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Modest amyloid deposition is associated with iron dysregulation, microglial activation and oxidative stress

DOI: 10.3233/JAD-2011-110614 DOI Help
PMID: 21971404 PMID Help

Authors: Joseph Gallagher (California Institute of Technology) , Mary Finnegan (University of Warwick) , Belinda Grehan (Trinity College Dublin) , Jon Dobson (Keele University) , Joanna Collingwood (University of Warwick) , Mariana Lynch (Trinity College Dublin)
Co-authored by industrial partner: No

Type: Journal Paper
Journal: Journal of Alzheimer's Disease

State: Published (Approved)
Published: October 2011
Diamond Proposal Number(s): 1125

Abstract: There is a well-established literature indicating a relationship between iron in brain tissue and Alzheimer's disease (AD). More recently, it has become clear that AD is associated with neuroinflammatory and oxidative changes which probably result from microglial activation. In this study, we investigated the correlative changes in microglial activation, oxidative stress, and iron dysregulation in a mouse model of AD which exhibits early-stage amyloid deposition. Microfocus X-ray absorption spectroscopy analysis of intact brain tissue sections prepared from A?PP/PS1 transgenic mice revealed the presence of magnetite, a mixed-valence iron oxide, and local elevations in iron levels in tissue associated with amyloid-?-containing plaques. The evidence indicates that the expression of markers of microglial activation, CD11b and CD68, and astrocytic activation, GFAP, were increased, and were histochemically determined to be adjacent to amyloid-?-containing plaques. These findings support the contention that, in addition to glial activation and oxidative stress, iron dysregulation is an early event in AD pathology.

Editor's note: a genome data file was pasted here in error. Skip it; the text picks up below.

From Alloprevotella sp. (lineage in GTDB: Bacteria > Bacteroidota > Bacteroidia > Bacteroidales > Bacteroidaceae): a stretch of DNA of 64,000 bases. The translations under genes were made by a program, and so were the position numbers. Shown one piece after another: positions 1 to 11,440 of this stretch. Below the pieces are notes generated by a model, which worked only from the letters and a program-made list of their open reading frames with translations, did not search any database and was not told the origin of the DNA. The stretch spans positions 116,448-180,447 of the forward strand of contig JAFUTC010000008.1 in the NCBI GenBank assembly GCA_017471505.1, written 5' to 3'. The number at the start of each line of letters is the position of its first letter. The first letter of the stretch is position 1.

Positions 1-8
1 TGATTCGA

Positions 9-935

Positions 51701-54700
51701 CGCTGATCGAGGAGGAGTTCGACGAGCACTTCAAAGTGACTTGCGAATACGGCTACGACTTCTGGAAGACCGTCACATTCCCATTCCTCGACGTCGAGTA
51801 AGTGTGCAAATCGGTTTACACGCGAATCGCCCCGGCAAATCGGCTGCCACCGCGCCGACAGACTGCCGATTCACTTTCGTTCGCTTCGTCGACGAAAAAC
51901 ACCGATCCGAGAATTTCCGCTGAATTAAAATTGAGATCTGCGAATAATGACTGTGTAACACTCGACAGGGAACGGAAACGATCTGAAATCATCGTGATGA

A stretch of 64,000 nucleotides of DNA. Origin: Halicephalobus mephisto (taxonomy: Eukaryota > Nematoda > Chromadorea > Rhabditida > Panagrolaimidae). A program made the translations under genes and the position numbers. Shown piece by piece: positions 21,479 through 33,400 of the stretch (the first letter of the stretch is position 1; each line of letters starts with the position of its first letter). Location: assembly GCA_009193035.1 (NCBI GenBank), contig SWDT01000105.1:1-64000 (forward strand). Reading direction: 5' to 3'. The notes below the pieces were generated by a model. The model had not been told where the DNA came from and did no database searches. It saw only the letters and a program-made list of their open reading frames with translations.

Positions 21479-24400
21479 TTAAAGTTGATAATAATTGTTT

Journal Keywords: Iron; Alzheimer's Disease; Oxidative Stress

Subject Areas: Medicine, Biology and Bio-materials, Technique Development

Instruments: I18-Microfocus Spectroscopy

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